modify file_permission ("0700" -> "0777")
terraform apply

...we'll get the following error:

% terraform apply Refreshing state... [id=db5ca40b5588d44e9ec6c1b4005e11a6fd0c910e]
Error: Instance cannot be destroyed
│   on line 1:
│    1: resource "local_file" "foo" {
│ Resource has lifecycle.prevent_destroy set, but the plan calls for this resource to be destroyed. To avoid this
│ error and continue with the plan, either disable lifecycle.prevent_destroy or reduce the scope of the plan using the -target flag.

This is useful when dealing with resources that must not be accidentally deleted like DB instances. 

terraform destroy can still destroy the resource though. prevent_destroy lifecycle rule prevents destruction that are caused by resource configuration changes and subsequent terraform apply command.

ignore_changes - prevents the resource being updated if any of the attribute from the given list gets updated:

If we have:

resource "local_file" "foo" {
    filename = "${path.cwd}/temp/foo.txt"
    content = "This is a text content of the foo file!"
    file_permission = "0777"

    lifecycle {
        ignore_changes = [
            content, file_permission

...and execute terraform apply, Terraform will create the file:

  # will be created
  + resource "local_file" "foo" {
      + content             = "This is a text content of the foo file!"
      + directory_permission = "0777"
      + file_permission      = "0777"
      + filename             = "/path/to/temp/foo.txt"
      + id                   = (known after apply)

But if we then change content attribute to:

content = "Use this to test ignore_changes rule"

...and execute terraform apply again, no changes in the resource would happen as this attribute is listed within ignore_changes list:

% terraform apply Refreshing state... [id=db5ca40b5511d44e9ec6c1b4005e11a6fd0c910e]

No changes. Your infrastructure matches the configuration.

Terraform has compared your real infrastructure against your configuration and found no differences, so no changes are needed.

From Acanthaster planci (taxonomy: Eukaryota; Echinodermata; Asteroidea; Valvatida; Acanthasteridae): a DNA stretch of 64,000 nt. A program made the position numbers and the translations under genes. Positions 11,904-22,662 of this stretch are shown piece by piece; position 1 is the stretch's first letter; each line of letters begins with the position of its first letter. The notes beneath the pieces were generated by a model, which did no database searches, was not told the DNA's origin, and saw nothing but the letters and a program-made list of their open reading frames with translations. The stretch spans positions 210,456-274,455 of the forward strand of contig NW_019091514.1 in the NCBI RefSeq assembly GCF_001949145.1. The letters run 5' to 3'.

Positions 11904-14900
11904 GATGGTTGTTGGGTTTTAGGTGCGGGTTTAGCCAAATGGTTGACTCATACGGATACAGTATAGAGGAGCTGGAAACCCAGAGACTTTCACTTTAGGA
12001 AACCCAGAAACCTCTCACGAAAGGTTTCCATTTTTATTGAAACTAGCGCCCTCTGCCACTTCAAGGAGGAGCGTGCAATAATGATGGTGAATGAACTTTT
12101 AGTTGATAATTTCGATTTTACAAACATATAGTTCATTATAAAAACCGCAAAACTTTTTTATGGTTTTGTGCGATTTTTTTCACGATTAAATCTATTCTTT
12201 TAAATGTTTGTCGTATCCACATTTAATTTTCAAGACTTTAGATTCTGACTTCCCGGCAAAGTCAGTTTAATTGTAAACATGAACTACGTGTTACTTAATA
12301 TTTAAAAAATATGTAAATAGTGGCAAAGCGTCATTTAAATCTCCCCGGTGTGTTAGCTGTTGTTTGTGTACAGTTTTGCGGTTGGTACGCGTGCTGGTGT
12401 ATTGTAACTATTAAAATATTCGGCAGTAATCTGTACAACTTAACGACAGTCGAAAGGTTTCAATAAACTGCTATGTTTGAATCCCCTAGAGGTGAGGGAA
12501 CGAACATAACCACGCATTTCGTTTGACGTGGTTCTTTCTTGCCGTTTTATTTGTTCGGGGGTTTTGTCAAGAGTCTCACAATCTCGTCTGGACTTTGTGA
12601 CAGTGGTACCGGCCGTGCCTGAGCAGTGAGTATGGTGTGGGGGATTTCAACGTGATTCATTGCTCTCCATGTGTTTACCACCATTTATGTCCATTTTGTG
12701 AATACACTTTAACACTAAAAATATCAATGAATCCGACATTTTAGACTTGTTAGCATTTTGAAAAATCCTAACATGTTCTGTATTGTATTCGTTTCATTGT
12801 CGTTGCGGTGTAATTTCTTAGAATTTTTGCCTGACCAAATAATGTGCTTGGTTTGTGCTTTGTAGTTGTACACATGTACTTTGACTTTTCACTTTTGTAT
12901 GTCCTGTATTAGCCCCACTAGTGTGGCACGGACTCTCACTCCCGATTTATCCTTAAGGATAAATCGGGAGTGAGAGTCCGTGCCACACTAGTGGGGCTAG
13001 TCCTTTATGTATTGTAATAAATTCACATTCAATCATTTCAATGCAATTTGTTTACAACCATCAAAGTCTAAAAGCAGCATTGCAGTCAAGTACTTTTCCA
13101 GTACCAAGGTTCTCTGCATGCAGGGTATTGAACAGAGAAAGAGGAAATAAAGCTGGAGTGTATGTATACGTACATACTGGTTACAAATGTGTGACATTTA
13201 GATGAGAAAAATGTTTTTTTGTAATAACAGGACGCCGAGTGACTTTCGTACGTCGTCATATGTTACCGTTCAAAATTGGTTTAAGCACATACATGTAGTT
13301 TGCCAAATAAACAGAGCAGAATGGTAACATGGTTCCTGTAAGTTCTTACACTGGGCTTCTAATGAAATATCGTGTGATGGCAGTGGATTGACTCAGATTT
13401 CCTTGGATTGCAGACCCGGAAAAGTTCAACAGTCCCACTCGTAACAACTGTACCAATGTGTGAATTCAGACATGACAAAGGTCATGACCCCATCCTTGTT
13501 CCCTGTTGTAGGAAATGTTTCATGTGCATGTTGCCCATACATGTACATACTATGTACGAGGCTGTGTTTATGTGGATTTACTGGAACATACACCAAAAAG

Apply complete! Resources: 0 added, 0 changed, 0 destroyed.

To ignore changes in any attribute use the following syntax:

ignore_changes = all

Data Sources

TF uses data sources to read attributes of resources which were provisioned outside the TF (e.g. manually). To define data source, a data block is used:

resource "local_file" "foo" {
    filename = "${path.cwd}/temp/foo.txt"
    content = data.local_file.my_data_source.content

data "local_file" "my_data_source" {
    filename = "${path.cwd}/data_source.txt"

While resource infrastructure item (managed resource) can be created, updated and destroyed, data infrastructure item (data resource) can be only read from.

Example: reading the public IP address of EC2 instance provisioned manually 

data "aws_instance" "my-other-server" {
    instance-id = "i-0123456789"

output my-other-server-public-ip {
    value =

This EC2 instance my-other-server is not managed by TF.

Tainted Resources

If resource creation during execution of terraform apply fails (errors are reported) for any reason (e.g. local-exec provisioner fails), Terraform marks that resource as tainted. The next execution of terraform plan will show the message like: is tainted so must be replaced

Subsequent terraform apply will try to recreate this resource. 

Sometimes we want to force resource re-creation although there were no changes in its configuration in the TF script. For example: EC2 instance was manually changed by changing the Nginx version (outside the TF). To revert this change we have 2 options:
1) execute terraform destroy and then terraform apply 
2) better approach: manually mark this resource as tainted and then execute terraform apply: 

$ terraform taint

To untaint the resource, we need to use the command of the same name:

$ terraform untaint

After resource is untainted terraform apply will not recreate that instance.

As of Terraform v0.15.2 taint and untain commands are DEPRECATED. Using terraform apply -replace=ADDRESS is recommended.
$ terraform apply -replace=""

This replacement will be reflected in the TF plan. 

See also: